G C Lichtenberg: “It is as if our languages were confounded: when we want a thought, they bring us a word; when we ask for a word, they give us a dash; and when we expect a dash, there comes a piece of bawdy.”

W H Auden: "But in my arms till break of day / Let the living creature lie. / Mortal, guilty, but to me/ The entirely beautiful."

Will Self: “To attempt to write seriously is always, I feel, to fail – the disjunction between my beautifully sonorous, accurate and painfully affecting mental content, and the leaden, halting sentences on the page always seems a dreadful falling short. It is this failure – a ceaseless threnody keening through the writing mind – that dominates my working life, just as an overweening sense of not having loved with enough depth or recklessness or tenderness dominates my personal one.”

John Gray: "Unlike Schopenhauer, who lamented the human lot, Leopardi believed that the best response to life is laughter. What fascinated Schopenhauer, along with many later writers, was Leopardi’s insistence that illusion is necessary to human happiness."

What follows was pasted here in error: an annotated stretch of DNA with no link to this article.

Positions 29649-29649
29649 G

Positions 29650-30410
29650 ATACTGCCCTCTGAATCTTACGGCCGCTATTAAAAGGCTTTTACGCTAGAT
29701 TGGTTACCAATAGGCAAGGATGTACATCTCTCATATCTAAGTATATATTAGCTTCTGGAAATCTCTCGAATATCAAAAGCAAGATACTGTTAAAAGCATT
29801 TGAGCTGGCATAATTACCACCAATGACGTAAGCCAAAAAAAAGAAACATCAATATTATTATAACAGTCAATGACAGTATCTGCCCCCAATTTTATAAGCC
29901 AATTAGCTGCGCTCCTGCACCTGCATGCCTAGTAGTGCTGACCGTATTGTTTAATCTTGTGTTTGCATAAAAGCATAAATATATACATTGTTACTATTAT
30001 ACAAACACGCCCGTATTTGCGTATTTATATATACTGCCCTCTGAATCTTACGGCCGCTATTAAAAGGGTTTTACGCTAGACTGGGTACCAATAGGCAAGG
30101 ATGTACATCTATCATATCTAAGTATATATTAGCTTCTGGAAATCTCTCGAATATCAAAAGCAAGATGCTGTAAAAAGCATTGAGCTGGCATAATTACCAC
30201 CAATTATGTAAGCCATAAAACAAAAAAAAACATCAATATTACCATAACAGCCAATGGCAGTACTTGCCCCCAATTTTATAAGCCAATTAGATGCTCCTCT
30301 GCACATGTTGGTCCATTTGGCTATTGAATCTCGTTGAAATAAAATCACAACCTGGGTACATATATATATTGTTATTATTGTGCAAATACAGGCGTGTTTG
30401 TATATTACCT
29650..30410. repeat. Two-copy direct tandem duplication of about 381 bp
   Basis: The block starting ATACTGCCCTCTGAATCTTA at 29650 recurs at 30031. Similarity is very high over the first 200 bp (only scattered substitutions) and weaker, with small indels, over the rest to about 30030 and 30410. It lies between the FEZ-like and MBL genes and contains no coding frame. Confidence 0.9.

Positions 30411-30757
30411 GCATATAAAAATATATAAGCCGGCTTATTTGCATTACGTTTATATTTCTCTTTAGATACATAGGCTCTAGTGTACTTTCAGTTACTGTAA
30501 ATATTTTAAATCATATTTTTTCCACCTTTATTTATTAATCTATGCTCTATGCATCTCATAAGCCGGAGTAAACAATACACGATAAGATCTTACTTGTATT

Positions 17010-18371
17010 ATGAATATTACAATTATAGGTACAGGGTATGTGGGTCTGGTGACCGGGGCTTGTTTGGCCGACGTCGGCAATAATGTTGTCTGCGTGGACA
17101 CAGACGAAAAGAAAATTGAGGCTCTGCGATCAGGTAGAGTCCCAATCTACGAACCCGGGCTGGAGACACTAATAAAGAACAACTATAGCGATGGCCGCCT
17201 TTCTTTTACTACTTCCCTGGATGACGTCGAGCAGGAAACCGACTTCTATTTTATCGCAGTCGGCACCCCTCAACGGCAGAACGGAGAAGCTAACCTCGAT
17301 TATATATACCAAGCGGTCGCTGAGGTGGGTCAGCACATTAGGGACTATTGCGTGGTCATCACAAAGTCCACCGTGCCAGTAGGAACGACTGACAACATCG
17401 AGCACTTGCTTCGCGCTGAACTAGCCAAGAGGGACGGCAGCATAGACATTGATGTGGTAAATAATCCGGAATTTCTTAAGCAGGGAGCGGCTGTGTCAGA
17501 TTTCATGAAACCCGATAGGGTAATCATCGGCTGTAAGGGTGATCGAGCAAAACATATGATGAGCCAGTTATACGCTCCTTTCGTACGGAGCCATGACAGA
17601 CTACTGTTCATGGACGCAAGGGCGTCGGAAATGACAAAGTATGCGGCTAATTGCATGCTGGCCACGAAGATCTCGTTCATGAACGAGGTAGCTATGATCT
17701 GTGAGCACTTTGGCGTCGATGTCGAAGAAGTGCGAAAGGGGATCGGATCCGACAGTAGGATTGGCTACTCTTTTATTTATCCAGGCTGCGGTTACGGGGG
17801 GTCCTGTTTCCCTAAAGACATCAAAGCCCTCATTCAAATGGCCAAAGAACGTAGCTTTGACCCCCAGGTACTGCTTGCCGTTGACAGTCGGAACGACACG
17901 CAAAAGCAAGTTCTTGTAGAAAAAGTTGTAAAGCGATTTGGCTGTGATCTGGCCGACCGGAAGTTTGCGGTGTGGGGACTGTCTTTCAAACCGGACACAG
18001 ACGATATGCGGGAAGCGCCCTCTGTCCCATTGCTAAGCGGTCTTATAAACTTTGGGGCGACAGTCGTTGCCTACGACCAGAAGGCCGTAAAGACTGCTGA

Art Spiegelman: "You know words in a way are hitting you on the left side of your brain, music and visual arts hit on the right side of the brain, so the idea is to pummel you, to send you from left brain to right brain and back until you're as unbalanced as I am."

विलास सारंग: "संदर्भ कुठलेही असोत, संस्कृत, इंग्रजी, बुद्धिवादी, तांत्रिक, इतिहासाचे, खगोलशास्त्राचे, आधुनिक पदार्थविज्ञानाचे, शिवकालीन व पेशवाईतील बखरीचे, अगणित ज्ञानक्षेत्रांचे, अशा वैविध्यपूर्ण ज्ञानावर लेखन- विशेषत: कवितालेखन- उभं राहत."

Thursday, August 12, 2010

Isn't Akbar as much ours as Shivaji?

The other day on Marathi TV comedy Phu Bai Phu (फू बाई फू) I saw Emperor Jalaluddin Muhammad Akbar teased rather crudely. (Even otherwise the quality of comedy in the said program is very ordinary and just proves one more time how badly Marathi TV needs quality scripts.)

[p.s. In the finale of this contest, televised on August 15 2010, which I watched for first 10 minutes, there were tasteless jokes about Birbal and Jodha Bai. I feel terribly ashamed of this.]

Since Prithviraj Kapoor's theatrical performance as Akbar in Mughal-e-Azam (1960), he has been up for some fun for last fifty years.

Akbar does not mind. Neither has it seemed Akbar's supporters.

Shahu IV (1874-1922), aka Rajarshi Shahu, used to rever both Akbar and Shivaji. Even Shivaji has praised Akbar in glowing terms to his great-grandson Aurangzeb in a famous letter.

Will Shivaji's followers tolerate even a slight fun of him?

Isn't Akbar as much ours as Shivaji?